The familiar squeak of basketball shoes will return to Oracle Arena on Thursday as the Warriors unlock the doors to their players.

With that it appears the NBA lockout truly is coming to an end.

Of course, for Golden State fans, the return of basketball brings up a litany of questions regarding their beloved team. We endeavor to answer a few.

Q: When is this deal getting ratified?

A: One source with knowledge of the negotiations speculated the deal wouldn't be ratified before Monday. However, it must be done by Dec. 9, when training camps open. Union director Billy Hunter sent out a memo to all players Monday outlining the deal. It seems the owners are expecting the deal to indeed be ratified, as they are opening their gyms Thursday.

Q: Will talks between teams and free agents begin before Dec. 9?

A: The NBA allowed teams to begin talking with agents on Wednesday, igniting the expected free agent frenzy. Nothing can become official, nor can management interact with players, until the deal is ratified.

Q: Is a team with a new coaching staff like the Warriors at a disadvantage with this truncated training camp, free-agent signing period and season?

A: New coach Mark Jackson and his staff have a great disadvantage in having such a short period to implement a new system. Jackson's staff has scarcely been able to develop a relationship with players, let alone indoctrinate his philosophy or engrain his defense and offense.


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Q: What is the Warriors' salary cap situation like?

A: Golden State has nine players under contracts totaling just over $49 million. Add on about $4 million in cap holds -- for restricted free agent Reggie Williams and rookies Klay Thompson, Jeremy Tyler and Charles Jenkins. That puts the Warriors cap figure at about $53 million.

The salary cap for the coming season is expected to be about $59 million. That leaves the Warriors with some $6 million to spend on free agents. They'll have more to spend if they amnesty someone and/or let Williams' walk.

Q: What the heck is amnesty all about?

A: With the proposed new collective bargaining agreement comes a one-time opportunity to get rid of a contract. Teams are allowed to waive one player and not have his salary count against the salary cap. The team still has to pay what it owes the player, but it can use that cap space for something else. This pardon can be used before any season during the life of the CBA.

Q: What might it mean for the Warriors and who might they amnesty?

A: It means more cap space to sign free agents, as Golden State will be hot on the market for a big man. Guard Charlie Bell, who has one year left for $4 million, is the leading candidate to be an amnesty waive. Center Andris Biedrins is "a distant second," per one team source. The Warriors would only use the amnesty if they needed to and had an agreement in place. If they can get who they want without using the amnesty, a couple team sources confirmed they will wait and use it another year.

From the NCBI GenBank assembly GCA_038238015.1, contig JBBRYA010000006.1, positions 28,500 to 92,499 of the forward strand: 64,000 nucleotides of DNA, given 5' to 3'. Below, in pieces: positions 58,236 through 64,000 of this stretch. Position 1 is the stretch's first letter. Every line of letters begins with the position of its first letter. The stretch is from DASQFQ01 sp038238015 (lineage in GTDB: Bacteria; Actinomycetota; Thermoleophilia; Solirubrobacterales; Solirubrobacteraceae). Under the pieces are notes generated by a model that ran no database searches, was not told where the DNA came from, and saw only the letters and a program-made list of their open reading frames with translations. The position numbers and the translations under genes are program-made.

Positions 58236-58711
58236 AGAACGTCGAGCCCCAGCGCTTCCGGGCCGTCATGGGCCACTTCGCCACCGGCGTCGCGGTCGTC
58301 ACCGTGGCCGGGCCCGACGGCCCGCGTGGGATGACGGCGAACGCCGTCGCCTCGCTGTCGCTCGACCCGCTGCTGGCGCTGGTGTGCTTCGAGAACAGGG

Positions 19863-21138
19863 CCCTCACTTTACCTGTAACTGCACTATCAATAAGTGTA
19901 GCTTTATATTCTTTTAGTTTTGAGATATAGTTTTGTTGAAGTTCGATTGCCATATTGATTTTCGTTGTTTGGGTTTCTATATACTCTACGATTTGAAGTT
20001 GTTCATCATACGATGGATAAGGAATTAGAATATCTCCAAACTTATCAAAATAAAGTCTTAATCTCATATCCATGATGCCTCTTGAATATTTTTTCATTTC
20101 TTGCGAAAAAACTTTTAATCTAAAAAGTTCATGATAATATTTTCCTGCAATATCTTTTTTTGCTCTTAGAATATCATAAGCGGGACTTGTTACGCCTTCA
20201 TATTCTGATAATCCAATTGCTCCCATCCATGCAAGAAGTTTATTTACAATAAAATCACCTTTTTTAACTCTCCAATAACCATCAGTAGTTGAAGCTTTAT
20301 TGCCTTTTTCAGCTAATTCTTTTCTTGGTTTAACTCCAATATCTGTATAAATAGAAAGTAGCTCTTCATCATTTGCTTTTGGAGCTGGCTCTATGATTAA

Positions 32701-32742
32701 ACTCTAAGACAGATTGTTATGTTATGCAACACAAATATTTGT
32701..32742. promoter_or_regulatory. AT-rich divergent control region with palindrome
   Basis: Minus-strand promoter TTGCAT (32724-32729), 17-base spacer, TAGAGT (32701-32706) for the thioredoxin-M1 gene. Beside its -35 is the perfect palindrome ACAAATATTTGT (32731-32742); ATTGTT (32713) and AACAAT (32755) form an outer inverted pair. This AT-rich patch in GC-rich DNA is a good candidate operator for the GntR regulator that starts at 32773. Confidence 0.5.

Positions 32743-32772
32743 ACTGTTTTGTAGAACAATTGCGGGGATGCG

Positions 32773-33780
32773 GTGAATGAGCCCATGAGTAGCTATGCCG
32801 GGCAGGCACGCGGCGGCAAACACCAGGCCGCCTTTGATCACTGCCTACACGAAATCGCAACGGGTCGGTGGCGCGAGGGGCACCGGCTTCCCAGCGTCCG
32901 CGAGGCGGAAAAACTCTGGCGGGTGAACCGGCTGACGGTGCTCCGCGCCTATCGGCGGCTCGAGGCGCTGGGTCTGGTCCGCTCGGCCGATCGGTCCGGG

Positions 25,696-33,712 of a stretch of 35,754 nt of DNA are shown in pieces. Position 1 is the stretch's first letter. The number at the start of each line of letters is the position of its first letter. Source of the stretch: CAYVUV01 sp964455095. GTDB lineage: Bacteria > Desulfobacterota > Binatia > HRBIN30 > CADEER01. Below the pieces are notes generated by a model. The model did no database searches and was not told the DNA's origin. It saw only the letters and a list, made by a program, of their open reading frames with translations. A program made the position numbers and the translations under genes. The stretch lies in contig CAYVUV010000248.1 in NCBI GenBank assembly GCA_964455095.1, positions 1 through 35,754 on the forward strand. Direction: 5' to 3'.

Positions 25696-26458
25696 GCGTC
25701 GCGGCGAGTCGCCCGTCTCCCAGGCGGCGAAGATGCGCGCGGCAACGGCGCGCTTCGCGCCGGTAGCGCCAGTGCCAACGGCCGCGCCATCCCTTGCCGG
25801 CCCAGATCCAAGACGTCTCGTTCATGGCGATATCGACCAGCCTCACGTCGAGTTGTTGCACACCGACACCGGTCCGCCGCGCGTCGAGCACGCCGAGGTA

Q: If the team's main core is still Monta Ellis, Stephen Curry and David Lee when the season begins, are the playoffs a reality?

A: Because the season is shortened, that answer has to be yes, though the Warriors are still a long shot. They finished 10 games behind the eighth seed last season. But some teams may fall back. Denver, the No. 5 seed last season, had three key players sign in China and they may not play for the Nuggets who could also lose starting center Nene. Portland, the No. 6 seed, could waive Brandon Roy, which despite his injury issues is a blow.

Working for the Warriors: the core has some experience playing together and the shortened season opens the door for them to get hot at the right time and surprise some people. Working against the Warriors: the first month of the season will be spent adjusting to all their changes.

Q: Could we see Nene in a Warriors jersey?

A: It is definitely possible. Word coming out of the rumor mill is that Nene is not enamored with staying in Denver, who can offer him the most money. But the Warriors have stiff competition for his services. While they offer a good situation for Nene (opportunity to shine, help on the roster), other interested teams -- such as Dallas and Miami -- offer a better chance to win now.